Civic Action: A key to affecting change

Civic Action: A key to affecting change

By Muaz Nasir

(September 15, 2015) – Social activists, academics, professionals and community members congregated in North Toronto this past weekend to discuss and exchange ideas about civic action within the Muslim community.

The event was organized/hosted by the Organization for Islamic Learning (OIL), a non-profit organization dedicated to promoting learning based on Islamic Revelation, and marked the contributions of the late Ghulam Abbas Sajan, who was an instrumental advocate within the Muslim community.

Steven Zhou, freelance journalist for the Huffington Post, Al Jazeera America and CBC News, moderated the panel discussion that explored the potential of Muslims to positively influence the economic, political and environmental outcomes through civic engagement.

Mohammed Ladha from the Canadian Muslim Vote, opened the discussion highlighting the importance of Muslim participation within the electoral process.

“Muslims in Canada represent just around 3% of the population, and there are approximately 1 million Muslims from coast to coast. In 2011, only 30-40% of those Muslims actually cast a vote in the federal election,” noted Ladha.

The national average for voter turnout in the last federal election was 60% within the general population. Compared with other faith-based communities, electoral participation ranges from 70% in the Hindu community to as high as 85% in the Jewish community; Muslims have to become more engaged in Canadian political and civic society in order to have a measurable impact on policies that our elected official enact.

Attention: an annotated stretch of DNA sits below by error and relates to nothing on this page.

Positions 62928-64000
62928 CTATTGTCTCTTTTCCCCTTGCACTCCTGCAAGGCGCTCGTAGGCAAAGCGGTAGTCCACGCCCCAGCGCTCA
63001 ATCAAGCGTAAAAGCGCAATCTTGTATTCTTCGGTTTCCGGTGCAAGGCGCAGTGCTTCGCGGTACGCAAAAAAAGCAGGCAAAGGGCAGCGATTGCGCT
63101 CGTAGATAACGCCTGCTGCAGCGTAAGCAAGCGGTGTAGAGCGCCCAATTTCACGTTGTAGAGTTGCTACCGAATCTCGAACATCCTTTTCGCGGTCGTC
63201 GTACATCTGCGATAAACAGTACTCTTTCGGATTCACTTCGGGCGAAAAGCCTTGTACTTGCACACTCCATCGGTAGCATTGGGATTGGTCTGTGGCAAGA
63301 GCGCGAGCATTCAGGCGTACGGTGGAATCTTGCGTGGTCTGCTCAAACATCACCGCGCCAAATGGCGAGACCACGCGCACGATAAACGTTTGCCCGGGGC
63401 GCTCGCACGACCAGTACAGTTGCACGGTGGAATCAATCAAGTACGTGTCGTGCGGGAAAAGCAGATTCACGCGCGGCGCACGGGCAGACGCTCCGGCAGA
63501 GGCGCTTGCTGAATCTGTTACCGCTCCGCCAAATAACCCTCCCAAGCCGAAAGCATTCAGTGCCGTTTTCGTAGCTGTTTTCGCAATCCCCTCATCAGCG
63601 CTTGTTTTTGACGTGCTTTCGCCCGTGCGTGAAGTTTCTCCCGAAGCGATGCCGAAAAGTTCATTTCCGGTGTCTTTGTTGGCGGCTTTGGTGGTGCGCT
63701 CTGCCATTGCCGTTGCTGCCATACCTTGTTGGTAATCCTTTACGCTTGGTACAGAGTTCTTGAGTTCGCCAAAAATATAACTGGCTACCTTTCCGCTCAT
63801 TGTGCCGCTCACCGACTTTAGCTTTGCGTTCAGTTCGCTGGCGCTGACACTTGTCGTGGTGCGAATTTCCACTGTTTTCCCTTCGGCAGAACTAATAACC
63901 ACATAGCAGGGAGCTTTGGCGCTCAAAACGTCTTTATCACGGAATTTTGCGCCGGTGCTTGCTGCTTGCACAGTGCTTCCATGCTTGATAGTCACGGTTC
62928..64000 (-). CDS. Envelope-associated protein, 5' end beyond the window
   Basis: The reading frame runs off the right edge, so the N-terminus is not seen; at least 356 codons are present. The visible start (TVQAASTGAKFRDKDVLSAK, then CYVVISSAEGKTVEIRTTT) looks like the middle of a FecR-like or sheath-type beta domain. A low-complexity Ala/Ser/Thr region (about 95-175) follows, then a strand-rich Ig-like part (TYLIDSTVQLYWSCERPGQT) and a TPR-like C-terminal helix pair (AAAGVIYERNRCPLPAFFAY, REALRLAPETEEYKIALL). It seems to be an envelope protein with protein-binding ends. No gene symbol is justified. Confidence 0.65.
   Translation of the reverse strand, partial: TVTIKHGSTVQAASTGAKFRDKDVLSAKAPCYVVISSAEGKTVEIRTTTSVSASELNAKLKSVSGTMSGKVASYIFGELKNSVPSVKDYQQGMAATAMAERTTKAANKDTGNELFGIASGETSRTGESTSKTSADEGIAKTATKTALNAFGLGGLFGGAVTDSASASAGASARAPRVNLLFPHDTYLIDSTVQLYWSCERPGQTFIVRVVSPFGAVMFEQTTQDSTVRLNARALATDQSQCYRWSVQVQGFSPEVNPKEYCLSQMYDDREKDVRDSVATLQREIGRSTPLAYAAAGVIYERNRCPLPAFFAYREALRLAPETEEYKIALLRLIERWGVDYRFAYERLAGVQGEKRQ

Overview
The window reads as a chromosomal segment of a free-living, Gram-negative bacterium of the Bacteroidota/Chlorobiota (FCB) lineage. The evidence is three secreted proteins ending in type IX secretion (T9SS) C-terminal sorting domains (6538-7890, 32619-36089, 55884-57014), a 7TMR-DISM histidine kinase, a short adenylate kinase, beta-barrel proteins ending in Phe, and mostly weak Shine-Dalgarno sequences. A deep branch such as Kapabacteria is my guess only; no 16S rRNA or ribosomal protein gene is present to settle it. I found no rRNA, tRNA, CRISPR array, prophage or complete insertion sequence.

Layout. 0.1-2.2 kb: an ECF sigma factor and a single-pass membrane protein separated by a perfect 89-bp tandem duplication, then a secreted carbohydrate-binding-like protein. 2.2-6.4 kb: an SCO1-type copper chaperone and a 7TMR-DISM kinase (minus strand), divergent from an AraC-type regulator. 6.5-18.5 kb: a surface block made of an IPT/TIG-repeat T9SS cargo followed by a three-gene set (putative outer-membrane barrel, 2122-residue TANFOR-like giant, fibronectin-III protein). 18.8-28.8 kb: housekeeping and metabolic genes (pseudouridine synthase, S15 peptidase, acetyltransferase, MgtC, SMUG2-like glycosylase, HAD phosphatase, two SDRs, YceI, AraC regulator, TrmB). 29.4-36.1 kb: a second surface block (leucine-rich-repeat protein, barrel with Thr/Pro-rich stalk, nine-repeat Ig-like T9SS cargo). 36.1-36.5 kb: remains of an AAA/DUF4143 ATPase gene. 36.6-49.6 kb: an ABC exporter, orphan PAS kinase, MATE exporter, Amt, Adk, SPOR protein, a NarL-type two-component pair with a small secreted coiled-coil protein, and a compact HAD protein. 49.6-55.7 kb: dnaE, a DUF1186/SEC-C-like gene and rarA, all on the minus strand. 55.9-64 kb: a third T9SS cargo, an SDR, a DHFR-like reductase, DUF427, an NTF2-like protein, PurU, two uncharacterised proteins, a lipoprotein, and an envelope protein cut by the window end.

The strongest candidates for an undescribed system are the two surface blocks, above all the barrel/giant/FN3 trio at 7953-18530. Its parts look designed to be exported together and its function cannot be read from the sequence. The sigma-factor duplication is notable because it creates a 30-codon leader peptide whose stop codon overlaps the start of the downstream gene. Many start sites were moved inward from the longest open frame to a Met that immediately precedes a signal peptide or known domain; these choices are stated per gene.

Sitting on the panel were several prominent members of the community who were involved specifically with civic engagement within the political process and covered issues such poverty, race relations, the environment and security.


Hawa Mire is a diasporic Somali storyteller, writer, and strategist who focuses on themes of Blackness and Indigeneity, (dis)connection and (un)belonging. She is the co-founder of NSOROMMA, a Pan-African arts movement that cultivates creative action and innovation in African communities.

Muaz Nasir is a Muslim Canadian environmentalist living in Toronto. He is the founder/editor of the website, whose goal is to reignite the discourse surrounding the Islamic approach to environmentalism. Currently, he sits on the board of several organizations including TD Friends of the Environment, CivicMuslims and Earth Day Canada, and is involved with several civic engagement campaigns within the Muslim community.

Kamran Bhatti is involved with the North American Spiritual Revival (NASR) and has facilitated outreach events throughout Canada between the various Muslim communities and Public Safety Canada. Kamran serves as the senior mentor for NASR Youth, working with youth to discourage radical interpretations of Islam and engage in impactful civic engagement in local communities.

Throughout the evening, the audience raised important issues such as intra-community relations, the role of the media in shaping the political discourse and the impact of racism in civic participation. Several participants shared stories about their experiences with the judicial and law enforcement systems and how systemic barriers need to be removed before minority communities feel comfortable engaging in the electoral process.

There was a general consensus that Muslims have the capacity to impact on the political process. However, it requires the leadership and active engagement of the community to facilitate this change. Participation is key to change.

“If we don’t participate in the smallest way, if we don’t engage in the smallest way, can we really be upset by the outcome?” continues Ladha. “Can we really say we are disappointed by the policies that are developed?”